As for use of glass in architecture, its been popular since the fifties (see Lever House) and New York finally caught on to this development on the residential side with the Meier developments on the Hudson. Better late than never I guess.


because lever house isn't in new york or anything...


By Boots at February 28, 2006 01:32 PM9.

I absolutely love it!!!!! Can't wait for One Prospect Place!!!


By bill at February 28, 2006 01:39 PM10.

Glass is used because it's the cheapest material for building these high rises. These buildings don't look the way they do because architects like Meier love glass. They're told the budget means they have to use glass and Meier obliges.


I don't have a problem with tall buildings per se. I just don't like buildings that don't contribute to street life and don't have a human sense of scale or design.


I do have to laugh at the idea that luxury skyscrapers will solve New York's housing crunch, though. The crunch is for working class to low-middle class housing. That really shows a lack of understanding of the underlying market.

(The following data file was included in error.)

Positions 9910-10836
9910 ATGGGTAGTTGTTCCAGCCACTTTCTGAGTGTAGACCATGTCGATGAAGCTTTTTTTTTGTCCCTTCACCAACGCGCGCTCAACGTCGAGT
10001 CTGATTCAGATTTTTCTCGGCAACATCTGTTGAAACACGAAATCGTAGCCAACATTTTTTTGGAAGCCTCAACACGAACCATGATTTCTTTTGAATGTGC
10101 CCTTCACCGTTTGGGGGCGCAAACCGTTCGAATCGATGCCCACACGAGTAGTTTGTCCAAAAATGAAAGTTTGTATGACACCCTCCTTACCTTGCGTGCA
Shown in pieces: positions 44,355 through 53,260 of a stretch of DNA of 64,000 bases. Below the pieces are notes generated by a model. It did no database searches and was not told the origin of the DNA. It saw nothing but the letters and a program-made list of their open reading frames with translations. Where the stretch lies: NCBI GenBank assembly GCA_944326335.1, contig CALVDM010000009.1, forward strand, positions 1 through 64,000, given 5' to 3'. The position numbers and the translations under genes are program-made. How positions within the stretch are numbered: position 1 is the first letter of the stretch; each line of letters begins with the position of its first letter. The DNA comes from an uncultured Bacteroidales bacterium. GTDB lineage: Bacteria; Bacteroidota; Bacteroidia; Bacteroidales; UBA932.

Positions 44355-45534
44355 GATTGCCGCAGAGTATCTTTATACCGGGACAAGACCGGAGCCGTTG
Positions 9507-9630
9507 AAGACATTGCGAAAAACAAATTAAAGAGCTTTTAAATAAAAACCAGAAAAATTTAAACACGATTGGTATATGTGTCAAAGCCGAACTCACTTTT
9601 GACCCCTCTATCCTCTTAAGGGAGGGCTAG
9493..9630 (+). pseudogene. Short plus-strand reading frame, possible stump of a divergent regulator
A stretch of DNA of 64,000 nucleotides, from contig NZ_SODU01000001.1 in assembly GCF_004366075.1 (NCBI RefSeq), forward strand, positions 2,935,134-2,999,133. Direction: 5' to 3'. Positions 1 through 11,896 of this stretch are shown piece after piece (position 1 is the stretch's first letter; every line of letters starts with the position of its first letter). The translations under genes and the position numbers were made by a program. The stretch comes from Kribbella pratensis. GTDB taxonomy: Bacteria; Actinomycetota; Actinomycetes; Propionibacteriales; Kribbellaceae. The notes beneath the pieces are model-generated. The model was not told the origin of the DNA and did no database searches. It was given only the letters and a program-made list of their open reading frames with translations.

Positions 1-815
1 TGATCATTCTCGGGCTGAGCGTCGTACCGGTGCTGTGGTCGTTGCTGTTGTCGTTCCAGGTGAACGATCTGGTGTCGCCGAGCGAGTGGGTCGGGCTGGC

By Bing Cherry at February 28, 2006 01:41 PM11.

The clean-up of the riverside strip with the extension of the path/park is complete. Philly's other waterfront is a disaster, it is good to see that things keep pushing forward on the Skuykill side.


By RealReal at February 28, 2006 01:51 PM12.

If glass is cheap, how come all these glass houses are geared towards the luxury market? I don't recall seeing many transparent towers for the mid to low markets. And what kind of light and view would you get if you're surrounded by other buildings?


By citizen at February 28, 2006 01:58 PM13.

12 comments and NO juvenile bitching about a post dedicated to philadelphia (or, rather, not-new-york)? color me impressed.